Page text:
What is Encryption ?
Encryption – Coding or scrambling of information in a file so that it can only be decoded and read by someone who has the correct decoding key. Encryption’s is commonly used in e-mail and other data transfer so that if someone were to intercept the message or data it would not be readable.
Encryption is a means of securing digital data using an algorithm and a password, or key. The encryptions process translates information using an algorithm that turns plain text unreadable. When an authorized user needs to read the data, they may decrypt the data using a binary key.
Encryptions is an important way for individuals and companies to protect sensitive information from hacking. For example, websites that transmit credit card and bank account numbers should always encrypt this information to prevent identity theft and fraud.
Free Merchant Terminal BREAKING DOWN ‘Encryption’
Encryptions strength depends on the length of the encryption security key. In the latter quarter of the 20th century, web developers used either 40 bit encryptions, which is a key with 240 possible permutations, or 56 bit encryption. However, by the end of the century hackers could break those keys through brute-force attacks. This led to a 128 bit system as the standard encryptions length for web browsers.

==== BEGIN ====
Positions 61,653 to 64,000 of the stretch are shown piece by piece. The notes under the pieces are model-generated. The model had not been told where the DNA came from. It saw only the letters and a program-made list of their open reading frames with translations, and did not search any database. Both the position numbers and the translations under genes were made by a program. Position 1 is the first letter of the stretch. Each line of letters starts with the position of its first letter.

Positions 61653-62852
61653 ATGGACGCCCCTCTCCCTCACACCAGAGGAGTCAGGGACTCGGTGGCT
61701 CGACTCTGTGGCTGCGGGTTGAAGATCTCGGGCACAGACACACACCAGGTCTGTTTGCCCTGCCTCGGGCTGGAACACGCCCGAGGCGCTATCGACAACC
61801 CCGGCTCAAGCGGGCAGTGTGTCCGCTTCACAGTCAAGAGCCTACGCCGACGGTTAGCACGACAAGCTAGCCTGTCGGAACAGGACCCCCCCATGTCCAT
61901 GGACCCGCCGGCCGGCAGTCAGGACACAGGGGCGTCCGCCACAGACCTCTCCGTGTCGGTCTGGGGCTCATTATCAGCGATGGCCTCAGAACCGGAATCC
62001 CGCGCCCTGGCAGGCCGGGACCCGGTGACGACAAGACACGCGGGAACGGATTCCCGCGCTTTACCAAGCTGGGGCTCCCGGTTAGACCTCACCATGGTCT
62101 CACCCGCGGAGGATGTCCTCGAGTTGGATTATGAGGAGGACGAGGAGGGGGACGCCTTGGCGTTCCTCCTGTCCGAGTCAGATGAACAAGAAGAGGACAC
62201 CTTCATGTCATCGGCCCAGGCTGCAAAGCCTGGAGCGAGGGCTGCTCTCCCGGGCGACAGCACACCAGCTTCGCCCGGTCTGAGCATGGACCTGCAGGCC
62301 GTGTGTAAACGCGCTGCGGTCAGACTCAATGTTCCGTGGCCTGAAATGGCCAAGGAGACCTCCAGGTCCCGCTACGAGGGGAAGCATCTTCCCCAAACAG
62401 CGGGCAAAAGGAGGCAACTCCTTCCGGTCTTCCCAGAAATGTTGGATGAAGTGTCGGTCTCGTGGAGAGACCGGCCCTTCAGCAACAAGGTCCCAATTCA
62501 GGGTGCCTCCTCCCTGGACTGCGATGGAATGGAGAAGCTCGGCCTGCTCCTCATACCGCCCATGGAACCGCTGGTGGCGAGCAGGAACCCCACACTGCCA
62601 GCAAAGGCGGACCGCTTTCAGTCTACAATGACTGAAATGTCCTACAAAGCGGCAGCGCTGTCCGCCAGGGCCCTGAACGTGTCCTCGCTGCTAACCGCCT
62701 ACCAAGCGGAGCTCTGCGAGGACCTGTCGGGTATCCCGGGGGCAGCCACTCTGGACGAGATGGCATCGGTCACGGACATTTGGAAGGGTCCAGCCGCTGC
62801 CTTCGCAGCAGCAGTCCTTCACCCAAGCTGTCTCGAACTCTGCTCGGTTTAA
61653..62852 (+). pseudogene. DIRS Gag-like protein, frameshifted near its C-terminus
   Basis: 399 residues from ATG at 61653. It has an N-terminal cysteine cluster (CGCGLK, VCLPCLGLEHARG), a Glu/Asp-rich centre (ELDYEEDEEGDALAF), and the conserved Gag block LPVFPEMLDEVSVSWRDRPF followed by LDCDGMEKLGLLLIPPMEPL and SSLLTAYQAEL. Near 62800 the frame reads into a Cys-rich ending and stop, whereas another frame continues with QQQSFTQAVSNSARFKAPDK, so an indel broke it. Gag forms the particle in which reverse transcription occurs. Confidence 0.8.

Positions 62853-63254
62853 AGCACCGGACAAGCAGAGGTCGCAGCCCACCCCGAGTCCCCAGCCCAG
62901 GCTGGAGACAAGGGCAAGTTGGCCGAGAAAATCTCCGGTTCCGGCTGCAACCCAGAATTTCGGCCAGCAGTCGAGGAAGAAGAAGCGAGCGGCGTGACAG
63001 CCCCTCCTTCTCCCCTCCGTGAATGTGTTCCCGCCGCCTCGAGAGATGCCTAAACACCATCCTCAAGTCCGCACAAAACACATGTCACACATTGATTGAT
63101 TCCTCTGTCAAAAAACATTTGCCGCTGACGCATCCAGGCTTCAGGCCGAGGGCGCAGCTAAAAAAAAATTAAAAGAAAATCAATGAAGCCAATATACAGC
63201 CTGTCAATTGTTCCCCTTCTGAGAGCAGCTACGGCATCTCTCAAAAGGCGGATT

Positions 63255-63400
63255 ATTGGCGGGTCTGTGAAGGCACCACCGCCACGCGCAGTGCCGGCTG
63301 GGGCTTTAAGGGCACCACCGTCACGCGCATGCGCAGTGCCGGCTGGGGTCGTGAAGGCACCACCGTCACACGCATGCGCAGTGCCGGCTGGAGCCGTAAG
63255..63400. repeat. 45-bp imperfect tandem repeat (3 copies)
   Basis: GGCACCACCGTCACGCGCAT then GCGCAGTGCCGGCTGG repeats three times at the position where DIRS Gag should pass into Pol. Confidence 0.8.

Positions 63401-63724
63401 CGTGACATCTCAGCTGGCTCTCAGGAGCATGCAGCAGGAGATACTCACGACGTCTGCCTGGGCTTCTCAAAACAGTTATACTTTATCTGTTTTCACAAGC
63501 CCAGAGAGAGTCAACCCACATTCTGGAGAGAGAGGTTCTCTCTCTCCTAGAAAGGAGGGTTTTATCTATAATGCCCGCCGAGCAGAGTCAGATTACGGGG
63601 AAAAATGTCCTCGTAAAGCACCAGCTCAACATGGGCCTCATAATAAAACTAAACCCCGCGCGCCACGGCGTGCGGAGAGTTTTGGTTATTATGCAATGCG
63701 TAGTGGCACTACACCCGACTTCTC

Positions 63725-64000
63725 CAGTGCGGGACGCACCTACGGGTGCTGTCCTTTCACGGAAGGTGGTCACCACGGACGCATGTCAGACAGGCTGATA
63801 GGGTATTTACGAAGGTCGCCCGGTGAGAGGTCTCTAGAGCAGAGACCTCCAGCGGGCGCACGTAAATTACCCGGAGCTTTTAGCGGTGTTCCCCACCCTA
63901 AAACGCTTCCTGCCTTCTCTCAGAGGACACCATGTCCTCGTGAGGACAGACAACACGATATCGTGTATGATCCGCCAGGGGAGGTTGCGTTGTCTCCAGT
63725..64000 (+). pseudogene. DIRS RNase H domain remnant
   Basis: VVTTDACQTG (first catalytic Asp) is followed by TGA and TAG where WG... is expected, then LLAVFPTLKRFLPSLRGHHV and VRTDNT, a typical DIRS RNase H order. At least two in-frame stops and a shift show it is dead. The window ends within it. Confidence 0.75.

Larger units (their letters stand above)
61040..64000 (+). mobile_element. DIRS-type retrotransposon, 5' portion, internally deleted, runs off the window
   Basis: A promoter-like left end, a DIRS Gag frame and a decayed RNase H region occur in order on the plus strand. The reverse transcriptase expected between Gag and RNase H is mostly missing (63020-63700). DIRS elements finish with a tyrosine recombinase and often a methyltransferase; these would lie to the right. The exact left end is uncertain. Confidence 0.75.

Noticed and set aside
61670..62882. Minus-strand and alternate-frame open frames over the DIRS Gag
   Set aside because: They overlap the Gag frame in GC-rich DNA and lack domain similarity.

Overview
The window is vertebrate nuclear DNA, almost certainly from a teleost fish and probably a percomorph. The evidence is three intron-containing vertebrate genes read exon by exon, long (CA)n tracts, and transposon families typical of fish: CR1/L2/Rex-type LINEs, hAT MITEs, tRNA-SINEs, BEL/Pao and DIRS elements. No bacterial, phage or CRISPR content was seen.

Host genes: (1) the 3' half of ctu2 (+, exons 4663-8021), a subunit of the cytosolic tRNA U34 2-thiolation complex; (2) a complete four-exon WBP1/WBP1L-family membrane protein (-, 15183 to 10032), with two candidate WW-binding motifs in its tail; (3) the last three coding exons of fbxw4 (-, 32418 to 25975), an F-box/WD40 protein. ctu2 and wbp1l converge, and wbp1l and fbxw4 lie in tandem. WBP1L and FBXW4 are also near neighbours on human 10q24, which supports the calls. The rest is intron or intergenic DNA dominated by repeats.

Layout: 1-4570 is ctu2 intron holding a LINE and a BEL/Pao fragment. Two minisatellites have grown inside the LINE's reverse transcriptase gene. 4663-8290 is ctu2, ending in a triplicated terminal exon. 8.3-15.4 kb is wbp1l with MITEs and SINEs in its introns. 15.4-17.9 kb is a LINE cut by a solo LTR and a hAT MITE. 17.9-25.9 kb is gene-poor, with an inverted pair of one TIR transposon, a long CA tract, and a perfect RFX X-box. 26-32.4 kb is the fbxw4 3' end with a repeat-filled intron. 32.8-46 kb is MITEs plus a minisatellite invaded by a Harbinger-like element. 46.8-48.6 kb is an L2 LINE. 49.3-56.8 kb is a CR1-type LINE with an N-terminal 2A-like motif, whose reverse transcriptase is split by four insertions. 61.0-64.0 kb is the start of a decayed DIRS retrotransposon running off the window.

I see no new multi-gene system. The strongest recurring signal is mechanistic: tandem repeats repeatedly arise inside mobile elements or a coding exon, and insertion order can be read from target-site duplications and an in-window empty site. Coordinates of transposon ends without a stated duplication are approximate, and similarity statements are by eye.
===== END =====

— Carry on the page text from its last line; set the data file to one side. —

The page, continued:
The Advanced Encryptions Standard (AES) is a protocol for data encryptions created in 2001 by the U.S. National Institute of Standards and Technology. AES uses a 128 bit block size, and key lengths of 128, 192 and 256 bits.
AES uses a symmetric-key algorithm, meaning the same key is used for both encrypting and decrypting the data. Asymmetric-key algorithms use different keys for the encryption and decryption processes.
Today, 128-bit encryptions is standard but most banks, militaries and governments use 256-bit encryptions.